Landlord Denied Buffalo, NY College Students Housing And Then Claimed They Owed Thousands in Rent, Referring Them to Predatory Debt Collectors.
In a textbook case of everything a New York landlord should not do, New York State Attorney General Letitia James cancelled more than $200,000 in illegal housing debt for dozens of Buffalo college students and recouped another $65,958.45 in restitution for hundreds of more students. This was part of an agreement with Monarch 716,an off-campus private student housing provider that deceived hundreds of students since 2019. A $50,000 civil penalty was also imposed. The agreement prohibits Monarch 716 from repeating any of its predatory practices in the future.
An investigation by the Office of the Attorney General (OAG) found that Monarch 716 routinely coaxed students into signing leases, then demanded thousands of dollars in rent while denying students access to those apartments. Monarch 716 deceived tenants while threatening to send them to debt collectors and ruining their credit. After viewing an apartment, Monarch would claim that the tenant owed thousands of dollars without ever doing its due diligence to see if the tenant even qualified for the apartment. Tenants who never even occupied a Monarch 716 apartment were asked to pay thousands of dollars in rent.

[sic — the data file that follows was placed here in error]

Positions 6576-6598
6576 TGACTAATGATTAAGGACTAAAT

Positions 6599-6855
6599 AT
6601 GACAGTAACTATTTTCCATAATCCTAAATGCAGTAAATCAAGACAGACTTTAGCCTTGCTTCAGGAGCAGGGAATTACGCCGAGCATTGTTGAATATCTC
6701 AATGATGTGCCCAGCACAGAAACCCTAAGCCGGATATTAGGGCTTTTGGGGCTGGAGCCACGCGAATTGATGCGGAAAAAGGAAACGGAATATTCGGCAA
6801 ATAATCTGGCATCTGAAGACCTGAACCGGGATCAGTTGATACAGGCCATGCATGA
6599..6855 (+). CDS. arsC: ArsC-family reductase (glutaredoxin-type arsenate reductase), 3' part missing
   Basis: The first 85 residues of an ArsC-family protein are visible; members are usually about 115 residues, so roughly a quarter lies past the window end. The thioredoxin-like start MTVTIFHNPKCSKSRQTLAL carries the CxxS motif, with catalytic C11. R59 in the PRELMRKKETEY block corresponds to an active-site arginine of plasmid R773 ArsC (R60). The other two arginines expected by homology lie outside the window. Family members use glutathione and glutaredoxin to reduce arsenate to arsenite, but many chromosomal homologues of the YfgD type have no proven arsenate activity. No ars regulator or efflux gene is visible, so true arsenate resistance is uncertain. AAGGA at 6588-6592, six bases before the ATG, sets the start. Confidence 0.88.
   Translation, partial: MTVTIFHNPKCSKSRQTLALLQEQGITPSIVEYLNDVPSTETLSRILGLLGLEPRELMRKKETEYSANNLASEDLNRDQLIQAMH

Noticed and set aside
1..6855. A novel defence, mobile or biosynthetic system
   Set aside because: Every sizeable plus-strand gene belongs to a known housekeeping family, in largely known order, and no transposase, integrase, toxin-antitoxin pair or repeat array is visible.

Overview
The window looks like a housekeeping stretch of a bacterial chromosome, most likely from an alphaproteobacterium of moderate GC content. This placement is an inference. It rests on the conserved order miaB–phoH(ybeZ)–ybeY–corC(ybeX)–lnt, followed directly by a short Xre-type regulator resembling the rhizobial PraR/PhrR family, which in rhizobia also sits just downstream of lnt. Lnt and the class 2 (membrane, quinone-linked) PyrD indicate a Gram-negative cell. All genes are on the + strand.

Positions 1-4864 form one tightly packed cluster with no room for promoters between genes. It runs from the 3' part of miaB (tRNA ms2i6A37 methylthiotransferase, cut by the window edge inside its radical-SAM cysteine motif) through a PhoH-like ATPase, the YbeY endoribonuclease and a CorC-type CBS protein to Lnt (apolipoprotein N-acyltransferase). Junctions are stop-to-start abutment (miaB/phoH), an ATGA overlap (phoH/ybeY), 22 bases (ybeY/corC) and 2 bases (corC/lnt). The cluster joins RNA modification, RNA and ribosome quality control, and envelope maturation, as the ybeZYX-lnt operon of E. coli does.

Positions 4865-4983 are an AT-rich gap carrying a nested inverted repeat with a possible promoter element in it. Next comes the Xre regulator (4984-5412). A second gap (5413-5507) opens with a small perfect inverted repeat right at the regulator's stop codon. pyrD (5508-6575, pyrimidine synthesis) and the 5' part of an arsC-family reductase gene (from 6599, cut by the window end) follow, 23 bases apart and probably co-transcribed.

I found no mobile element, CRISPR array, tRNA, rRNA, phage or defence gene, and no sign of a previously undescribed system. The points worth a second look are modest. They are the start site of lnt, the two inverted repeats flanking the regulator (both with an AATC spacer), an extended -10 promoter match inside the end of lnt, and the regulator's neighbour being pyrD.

Monarch 716 engaged in serious predatory behavior that violated tenants’ rights and made students feel threatened. Monarch 716, also known as Monarch, is a private, off-campus student housing provider — owned by 100 Forest Ave LLC and managed by XFD Real Estate Partners — that primarily markets to students at SUNY Buffalo State College. OAG found that the company routinely collected interested students’ information, cajoled them into signing leases even though they did not first determine if they met Monarch’s qualifications (and often later determined that they did not qualify), denied students access to housing, and finally claimed students owed thousands in rent. Monarch would then often refer students to debt collectors.
The OAG investigation also revealed that Monarch 716 illegally charged students excess rent and fees, including:
- Advising students they could get out of their lease if they found another student to take it over, but then unlawfully charged them a $300 “delegation” fee;
- Allowing students to prepay rent in advance if they believed they did not meet certain qualification criteria, a violation of NY rent laws;
- International students were allowed to prepay rent, sometimes several months’ worth or the entire term of the rental agreement; and
- Charging certain students excessive late fees for each month of rent that was not paid in a timely manner and posted red notices on their doors.